Francis Worrell.
16th January 1752
Reference Numbert17520116-9

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87. (L.) Francis Worrell , was indicted for stealing one silver snuff box, one gold ring, two linnen shirts, one metal watch chain , the goods of Richard Owen , Dec. 23 . ++

Richard Owen . I belong to the India warehouse ; I took a lodging in Seething-Lane , at the house of Richard Bentley ; the room was so cold I could not stay there above two nights, so I desired my box, with the goods mentioned in the indictment in it, might be left there ; I went to my box on the 23d of December, and found it broke open, and the things mentioned were missing, with other things which I did not put in the indictment. I told the landlord my box was broke open; he told me no body but the prisoner, he, and his wife, went into that room; the prisoner lay in that room. I went to Alderman Chitty for a warrant, and had the prisoner taken up the same

day and brought before him; he was committed and would own nothing ; I desired to know whether the shirt on his back was his or mine, it being mark'd R. O. No. 1. ( produced in court and deposed to.) Going along to the Compter, he confessed where the snuff-box and gold ring were; the snuffbox he had sold for 8 s. at the Golden Cup on Tower-Hill, and the ring to a Silversmith over the way, at the corner of the Minories for 12 s. I never got them again; the woman at the Golden Cup would not own she bought such a thing, nor the man in the Minories the ring. He sent me another shirt, which he said he had left at the washerwoman's, and the mettal watch chain was given at the same time.

John Lepard . I am constable and was sent for; we took the prisoner upon suspicion the day before St. Thomas's Day.

Q. to the Prosecutor. Are you sure it was the 23d of December when you took up the prisoner ?

Prosecutor. I am not certain as to the day.

Lepard continues. Mr. Owen mentioned the things he had lost; we carried him before the Alderman; there he desired the things, but Mr. Owen found one of his shirts on his back; the Alderman ordered him to the Compter; he owned the taking the snuff-box and ring, out of Mr. Owen's box at a public-house, going along, and also to the taking the other shirts.

Prisoner's defence.

I lodged in the house about four or five Weeks ; I came home about ten o'clock; the door stood open from morning to night; threre were two or three other men lodged there besides me; the prosecutor and constable took me up at a public-house; they called for a sheet of paper, and wrote somewhat upon it; they kept me drinking and made me set my hand to what they wrote; I can neither write nor read, I know nothing of the things, neither did I take them.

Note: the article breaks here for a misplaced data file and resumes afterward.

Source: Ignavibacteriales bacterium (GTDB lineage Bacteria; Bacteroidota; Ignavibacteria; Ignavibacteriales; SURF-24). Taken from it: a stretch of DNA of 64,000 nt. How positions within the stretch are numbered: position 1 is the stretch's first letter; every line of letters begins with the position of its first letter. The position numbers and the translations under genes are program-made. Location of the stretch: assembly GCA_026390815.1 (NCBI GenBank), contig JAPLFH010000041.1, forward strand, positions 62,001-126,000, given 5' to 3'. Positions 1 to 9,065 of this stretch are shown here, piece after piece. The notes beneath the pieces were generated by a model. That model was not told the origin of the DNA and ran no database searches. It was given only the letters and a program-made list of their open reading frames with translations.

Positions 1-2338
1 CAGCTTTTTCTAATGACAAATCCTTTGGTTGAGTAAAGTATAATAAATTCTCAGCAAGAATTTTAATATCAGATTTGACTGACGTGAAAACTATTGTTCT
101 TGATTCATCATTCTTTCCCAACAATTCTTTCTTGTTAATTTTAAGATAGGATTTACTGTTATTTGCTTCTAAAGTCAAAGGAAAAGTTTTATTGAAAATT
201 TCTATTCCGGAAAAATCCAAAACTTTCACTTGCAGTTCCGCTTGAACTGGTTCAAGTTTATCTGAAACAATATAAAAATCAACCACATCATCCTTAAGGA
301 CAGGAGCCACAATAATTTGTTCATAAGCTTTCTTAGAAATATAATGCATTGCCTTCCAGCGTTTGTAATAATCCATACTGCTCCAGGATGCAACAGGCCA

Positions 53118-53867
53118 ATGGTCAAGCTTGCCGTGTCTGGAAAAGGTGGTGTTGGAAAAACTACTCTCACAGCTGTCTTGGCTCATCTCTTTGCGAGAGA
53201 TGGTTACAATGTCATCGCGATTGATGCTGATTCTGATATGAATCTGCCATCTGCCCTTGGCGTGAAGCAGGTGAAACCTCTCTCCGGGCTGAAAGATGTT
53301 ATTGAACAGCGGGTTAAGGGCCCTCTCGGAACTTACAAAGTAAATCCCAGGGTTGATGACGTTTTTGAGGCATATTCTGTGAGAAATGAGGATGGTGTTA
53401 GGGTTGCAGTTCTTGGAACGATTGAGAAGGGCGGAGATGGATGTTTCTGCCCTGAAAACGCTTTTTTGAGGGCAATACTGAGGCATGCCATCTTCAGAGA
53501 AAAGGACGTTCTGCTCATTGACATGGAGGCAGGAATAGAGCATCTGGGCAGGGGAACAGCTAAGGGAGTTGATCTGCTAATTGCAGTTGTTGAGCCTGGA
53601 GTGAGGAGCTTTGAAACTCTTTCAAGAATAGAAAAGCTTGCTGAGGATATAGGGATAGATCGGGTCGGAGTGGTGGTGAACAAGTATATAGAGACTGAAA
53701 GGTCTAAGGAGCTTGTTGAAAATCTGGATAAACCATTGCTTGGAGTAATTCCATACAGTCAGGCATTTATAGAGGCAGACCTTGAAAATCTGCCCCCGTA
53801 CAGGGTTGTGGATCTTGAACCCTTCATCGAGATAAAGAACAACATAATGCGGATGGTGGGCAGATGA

Q. to the Constable. Was there any sheet of paper sent for, and writing, as the prisoner says?

Constable. There was what he owned on a bit of paper.

Q. Was he sober?

Constable. Upon my word I think he was sober.

Q. to Owen. Was the prisoner sober?

Owen. He was, we had had but two pots of beer at the time that he confessed the taking the things, and where he sold them; he put his hand to it; it is only a memorandum where the things were.

To his character.

Thomas Sherwood . I have known the prisoner almost seven years; he was a lodger of mine almost two years; I took him to be an honest man so far as ever I heard.

Edward Jones . I have known him about six or seven years; he used my shop, behaved very honest, and paid me.

Q. What shop on you keep?

Jones. I keep a chandler's shop.

Jacob Clifford . I have known him near six years; I never heard any thing to the contrary, but that he is a very honest man.

William More . I have known him about five years, I never knew no other of him, but that of a hard-working honest man.

Samuel Belcher . I have known him about a year and half; I keep a shop in Gray's-Inn Lane, and sell pork; he used it, and has been in my apartment; I have much linnen of other peoples, and never lost any thing; I believe him to be an honest man.

Guilty .

[Transportation. See summary.]

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